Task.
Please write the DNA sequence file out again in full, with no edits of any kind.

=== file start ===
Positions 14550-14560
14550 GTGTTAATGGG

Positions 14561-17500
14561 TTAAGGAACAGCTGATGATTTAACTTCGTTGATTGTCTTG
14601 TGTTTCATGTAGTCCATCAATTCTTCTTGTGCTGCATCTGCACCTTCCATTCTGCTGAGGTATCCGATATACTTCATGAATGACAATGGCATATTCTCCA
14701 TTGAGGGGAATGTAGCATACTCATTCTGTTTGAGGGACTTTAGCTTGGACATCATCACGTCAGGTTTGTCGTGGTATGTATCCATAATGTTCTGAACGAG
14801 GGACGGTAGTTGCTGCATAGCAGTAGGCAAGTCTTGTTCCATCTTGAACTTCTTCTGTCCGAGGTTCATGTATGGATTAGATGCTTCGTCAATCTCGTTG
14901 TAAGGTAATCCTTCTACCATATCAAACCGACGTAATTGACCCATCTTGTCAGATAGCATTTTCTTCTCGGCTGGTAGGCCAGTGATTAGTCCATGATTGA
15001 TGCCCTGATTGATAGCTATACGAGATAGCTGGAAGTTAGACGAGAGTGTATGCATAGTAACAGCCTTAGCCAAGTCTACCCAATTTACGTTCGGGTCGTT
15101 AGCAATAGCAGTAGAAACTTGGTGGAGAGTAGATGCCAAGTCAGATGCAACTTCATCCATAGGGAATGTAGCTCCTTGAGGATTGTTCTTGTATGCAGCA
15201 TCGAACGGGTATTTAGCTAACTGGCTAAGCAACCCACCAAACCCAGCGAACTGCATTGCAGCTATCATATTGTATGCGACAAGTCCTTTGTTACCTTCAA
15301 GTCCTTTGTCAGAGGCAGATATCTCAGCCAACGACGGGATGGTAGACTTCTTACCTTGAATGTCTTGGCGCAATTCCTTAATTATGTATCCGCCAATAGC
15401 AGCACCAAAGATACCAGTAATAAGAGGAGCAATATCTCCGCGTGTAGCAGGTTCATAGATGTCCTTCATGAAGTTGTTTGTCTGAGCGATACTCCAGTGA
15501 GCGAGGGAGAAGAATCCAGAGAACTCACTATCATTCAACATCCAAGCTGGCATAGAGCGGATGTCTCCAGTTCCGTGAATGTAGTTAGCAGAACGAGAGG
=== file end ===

Positions 14550-14560
14550 GTGTTAATGGG

Positions 14561-17500
14561 TTAAGGAACAGCTGATGATTTAACTTCGTTGATTGTCTTG
14601 TGTTTCATGTAGTCCATCAATTCTTCTTGTGCTGCATCTGCACCTTCCATTCTGCTGAGGTATCCGATATACTTCATGAATGACAATGGCATATTCTCCA
14701 TTGAGGGGAATGTAGCATACTCATTCTGTTTGAGGGACTTTAGCTTGGACATCATCACGTCAGGTTTGTCGTGGTATGTATCCATAATGTTCTGAACGAG
14801 GGACGGTAGTTGCTGCATAGCAGTAGGCAAGTCTTGTTCCATCTTGAACTTCTTCTGTCCGAGGTTCATGTATGGATTAGATGCTTCGTCAATCTCGTTG
14901 TAAGGTAATCCTTCTACCATATCAAACCGACGTAATTGACCCATCTTGTCAGATAGCATTTTCTTCTCGGCTGGTAGGCCAGTGATTAGTCCATGATTGA
15001 TGCCCTGATTGATAGCTATACGAGATAGCTGGAAGTTAGACGAGAGTGTATGCATAGTAACAGCCTTAGCCAAGTCTACCCAATTTACGTTCGGGTCGTT
15101 AGCAATAGCAGTAGAAACTTGGTGGAGAGTAGATGCCAAGTCAGATGCAACTTCATCCATAGGGAATGTAGCTCCTTGAGGATTGTTCTTGTATGCAGCA
15201 TCGAACGGGTATTTAGCTAACTGGCTAAGCAACCCACCAAACCCAGCGAACTGCATTGCAGCTATCATATTGTATGCGACAAGTCCTTTGTTACCTTCAA
15301 GTCCTTTGTCAGAGGCAGATATCTCAGCCAACGACGGGATGGTAGACTTCTTACCTTGAATGTCTTGGCGCAATTCCTTAATTATGTATCCGCCAATAGC
15401 AGCACCAAAGATACCAGTAATAAGAGGAGCAATATCTCCGCGTGTAGCAGGTTCATAGATGTCCTTCATGAAGTTGTTTGTCTGAGCGATACTCCAGTGA
15501 GCGAGGGAGAAGAATCCAGAGAACTCACTATCATTCAACATCCAAGCTGGCATAGAGCGGATGTCTCCAGTTCCGTGAATGTAGTTAGCAGAACGAGAGG